Last month, GlaxoSmithKline (GSK), the global pharmaceutical company based in the U.K., made a key move into an industry-leading position to reform the clinical trial process that tests new drugs on human subjects. The company in October opened its files making available to outside researchers detailed data from its own clinical trials, just after the industry announced it would write a common data standard to cut the costs of these expensive studies.
Clinical trials consume some 40 percent of the pharma industry's R&D spending, which is forcing the industry to find better ways of testing drugs that save time and money without compromising patient safety. And fixing the clinical trial process is more than just an pharma industry issue, but also one of economic and health care policy.
The President's Council of Advisors on Science and Technology (PCAST) issued a report in September calling for a doubling of the output of medicines in the next 10 to 15 years, and identified the inefficient clinical trial process a barrier to meeting that goal. PCAST member Ed Penhoet, a director of the venture capital firm Alta Partners, told a Brookings Institution conference on 19 November that the commission plans to brief the president next week on the report.
Testing drugs with humans calls for large, complex, and expensive research projects that come with a host of scientific, regulatory, and ethical requirements. The length of time needed for clinical trials varies depending on the uniqueness of the drug, complexity of the disease, and time needed for treatment. But is not unusual for all phases of clinical trials of a new drug to last 10 years or more.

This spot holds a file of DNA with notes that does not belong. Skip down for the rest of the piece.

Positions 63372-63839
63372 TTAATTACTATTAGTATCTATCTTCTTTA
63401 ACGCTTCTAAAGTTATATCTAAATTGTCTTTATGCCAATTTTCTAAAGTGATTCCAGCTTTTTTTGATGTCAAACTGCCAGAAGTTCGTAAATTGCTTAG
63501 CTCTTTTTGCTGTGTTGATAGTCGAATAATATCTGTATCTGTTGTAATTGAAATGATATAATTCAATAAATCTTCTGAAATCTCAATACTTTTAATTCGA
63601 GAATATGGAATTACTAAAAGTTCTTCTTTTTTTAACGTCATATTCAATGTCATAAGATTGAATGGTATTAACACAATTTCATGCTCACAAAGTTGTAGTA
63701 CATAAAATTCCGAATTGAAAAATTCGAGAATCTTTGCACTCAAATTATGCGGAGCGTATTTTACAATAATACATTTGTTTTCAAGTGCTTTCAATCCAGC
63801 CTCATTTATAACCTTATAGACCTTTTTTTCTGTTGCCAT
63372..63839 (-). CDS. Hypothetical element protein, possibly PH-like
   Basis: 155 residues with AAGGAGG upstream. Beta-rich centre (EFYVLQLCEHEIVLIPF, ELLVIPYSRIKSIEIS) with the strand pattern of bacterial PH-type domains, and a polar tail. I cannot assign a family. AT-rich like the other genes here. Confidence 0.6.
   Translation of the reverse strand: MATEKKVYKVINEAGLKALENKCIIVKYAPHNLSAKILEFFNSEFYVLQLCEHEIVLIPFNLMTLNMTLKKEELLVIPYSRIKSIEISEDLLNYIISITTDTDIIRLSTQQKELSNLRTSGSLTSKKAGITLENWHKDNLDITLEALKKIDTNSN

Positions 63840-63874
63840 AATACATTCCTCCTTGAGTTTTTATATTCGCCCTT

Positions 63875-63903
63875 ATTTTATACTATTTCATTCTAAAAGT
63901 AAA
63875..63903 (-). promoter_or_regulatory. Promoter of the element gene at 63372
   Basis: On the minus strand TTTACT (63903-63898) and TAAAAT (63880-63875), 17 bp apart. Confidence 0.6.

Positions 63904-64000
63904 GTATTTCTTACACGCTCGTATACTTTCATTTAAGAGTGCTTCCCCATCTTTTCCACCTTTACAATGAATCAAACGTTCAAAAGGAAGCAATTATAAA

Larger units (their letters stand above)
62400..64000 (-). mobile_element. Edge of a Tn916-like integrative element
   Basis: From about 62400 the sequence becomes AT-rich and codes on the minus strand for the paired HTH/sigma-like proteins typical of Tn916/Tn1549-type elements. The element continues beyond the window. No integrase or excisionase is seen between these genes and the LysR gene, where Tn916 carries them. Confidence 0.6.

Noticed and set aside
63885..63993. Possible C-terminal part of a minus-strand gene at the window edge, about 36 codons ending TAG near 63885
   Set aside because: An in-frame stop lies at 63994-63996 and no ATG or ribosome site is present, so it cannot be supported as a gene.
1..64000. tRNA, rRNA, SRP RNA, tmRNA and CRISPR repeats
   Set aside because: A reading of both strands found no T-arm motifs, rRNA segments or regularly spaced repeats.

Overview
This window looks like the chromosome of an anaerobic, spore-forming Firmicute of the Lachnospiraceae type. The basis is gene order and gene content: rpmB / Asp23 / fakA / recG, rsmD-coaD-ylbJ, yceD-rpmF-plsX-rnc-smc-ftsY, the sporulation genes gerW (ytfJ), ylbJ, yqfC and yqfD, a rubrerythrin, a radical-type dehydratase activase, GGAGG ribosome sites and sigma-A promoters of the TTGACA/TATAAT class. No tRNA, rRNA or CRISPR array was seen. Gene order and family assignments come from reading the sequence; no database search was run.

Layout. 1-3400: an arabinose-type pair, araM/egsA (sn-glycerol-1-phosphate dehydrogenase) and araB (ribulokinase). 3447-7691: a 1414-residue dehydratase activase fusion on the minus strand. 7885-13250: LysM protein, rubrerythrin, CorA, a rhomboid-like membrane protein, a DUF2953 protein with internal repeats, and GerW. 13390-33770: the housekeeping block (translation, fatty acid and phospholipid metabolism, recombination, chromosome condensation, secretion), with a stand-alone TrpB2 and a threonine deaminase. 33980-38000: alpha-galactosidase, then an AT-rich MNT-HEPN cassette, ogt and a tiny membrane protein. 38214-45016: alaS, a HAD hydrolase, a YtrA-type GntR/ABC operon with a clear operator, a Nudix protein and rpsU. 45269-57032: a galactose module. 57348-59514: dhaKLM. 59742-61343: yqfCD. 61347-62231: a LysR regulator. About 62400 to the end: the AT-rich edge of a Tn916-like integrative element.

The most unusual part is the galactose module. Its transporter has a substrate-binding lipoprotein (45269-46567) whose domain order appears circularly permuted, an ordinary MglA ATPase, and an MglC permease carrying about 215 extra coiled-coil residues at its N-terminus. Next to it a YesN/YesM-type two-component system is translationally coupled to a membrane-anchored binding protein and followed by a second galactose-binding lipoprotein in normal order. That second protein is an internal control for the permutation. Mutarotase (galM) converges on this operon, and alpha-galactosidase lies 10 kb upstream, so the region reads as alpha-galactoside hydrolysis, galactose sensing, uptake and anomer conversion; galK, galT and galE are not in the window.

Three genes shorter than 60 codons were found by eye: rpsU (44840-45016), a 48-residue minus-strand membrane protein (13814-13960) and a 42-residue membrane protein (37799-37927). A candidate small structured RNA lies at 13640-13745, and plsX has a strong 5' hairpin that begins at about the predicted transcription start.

Trials typically follow three phases, with the early phases testing new drugs for safety, moving into later phases that test with large samples for efficacy against placebos or existing drugs. Strict testing protocols are needed to ensure the effects on patients happen because of the drugs being tested and not extraneous factors.
The conduct of clinical trials, as the PCAST report notes, resemble more of a medieval guild than a 21st-century scientific endeavor. Most clinical trials today are designed as one-off exercises, recruiting scientific teams and sites from scratch. Institutional review board protocols -- rules governing the conduct of clinical trials for dealing with human subjects -- vary from one institution and trial to another, and by themselves can take months to write.
The trials are organized to deliver findings about the test drug for regulatory approvals and management decisions, with little concern for longer term utility. As a result, the information technology used in clinical trials is rarely standardized, making it difficult to integrate data across trials.
The biopharmaceutical industry, with its affiliates in government and academia, in recent years started various initiatives to cut the time and cost of clinical trials, but a new industry project called TransCelerate BioPharma, appears ready to take on the systemic problems. TransCelerate, announced in late September, is a not-for-profit consortium of 10 pharmaceutical companies including GSK, to speed the development of new drugs, focusing particularly on the clinical trial process.